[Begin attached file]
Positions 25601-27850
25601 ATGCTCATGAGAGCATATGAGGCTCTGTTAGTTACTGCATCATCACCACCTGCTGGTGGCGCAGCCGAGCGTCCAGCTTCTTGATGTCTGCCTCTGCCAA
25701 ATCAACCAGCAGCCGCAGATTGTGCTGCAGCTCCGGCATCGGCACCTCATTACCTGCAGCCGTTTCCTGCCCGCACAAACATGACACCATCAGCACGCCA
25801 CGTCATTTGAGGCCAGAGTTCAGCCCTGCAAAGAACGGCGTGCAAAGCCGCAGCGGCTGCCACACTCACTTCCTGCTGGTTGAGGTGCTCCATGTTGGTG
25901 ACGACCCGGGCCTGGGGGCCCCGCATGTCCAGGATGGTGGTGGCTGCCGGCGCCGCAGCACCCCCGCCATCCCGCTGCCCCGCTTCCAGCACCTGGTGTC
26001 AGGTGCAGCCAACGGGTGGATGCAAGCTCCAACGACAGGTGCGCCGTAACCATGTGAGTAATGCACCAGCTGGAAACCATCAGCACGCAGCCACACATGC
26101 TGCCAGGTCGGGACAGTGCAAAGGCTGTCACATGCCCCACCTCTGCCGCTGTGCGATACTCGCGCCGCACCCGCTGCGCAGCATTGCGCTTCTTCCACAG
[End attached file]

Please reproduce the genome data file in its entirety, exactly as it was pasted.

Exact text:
Positions 25601-27850
25601 ATGCTCATGAGAGCATATGAGGCTCTGTTAGTTACTGCATCATCACCACCTGCTGGTGGCGCAGCCGAGCGTCCAGCTTCTTGATGTCTGCCTCTGCCAA
25701 ATCAACCAGCAGCCGCAGATTGTGCTGCAGCTCCGGCATCGGCACCTCATTACCTGCAGCCGTTTCCTGCCCGCACAAACATGACACCATCAGCACGCCA
25801 CGTCATTTGAGGCCAGAGTTCAGCCCTGCAAAGAACGGCGTGCAAAGCCGCAGCGGCTGCCACACTCACTTCCTGCTGGTTGAGGTGCTCCATGTTGGTG
25901 ACGACCCGGGCCTGGGGGCCCCGCATGTCCAGGATGGTGGTGGCTGCCGGCGCCGCAGCACCCCCGCCATCCCGCTGCCCCGCTTCCAGCACCTGGTGTC
26001 AGGTGCAGCCAACGGGTGGATGCAAGCTCCAACGACAGGTGCGCCGTAACCATGTGAGTAATGCACCAGCTGGAAACCATCAGCACGCAGCCACACATGC
26101 TGCCAGGTCGGGACAGTGCAAAGGCTGTCACATGCCCCACCTCTGCCGCTGTGCGATACTCGCGCCGCACCCGCTGCGCAGCATTGCGCTTCTTCCACAG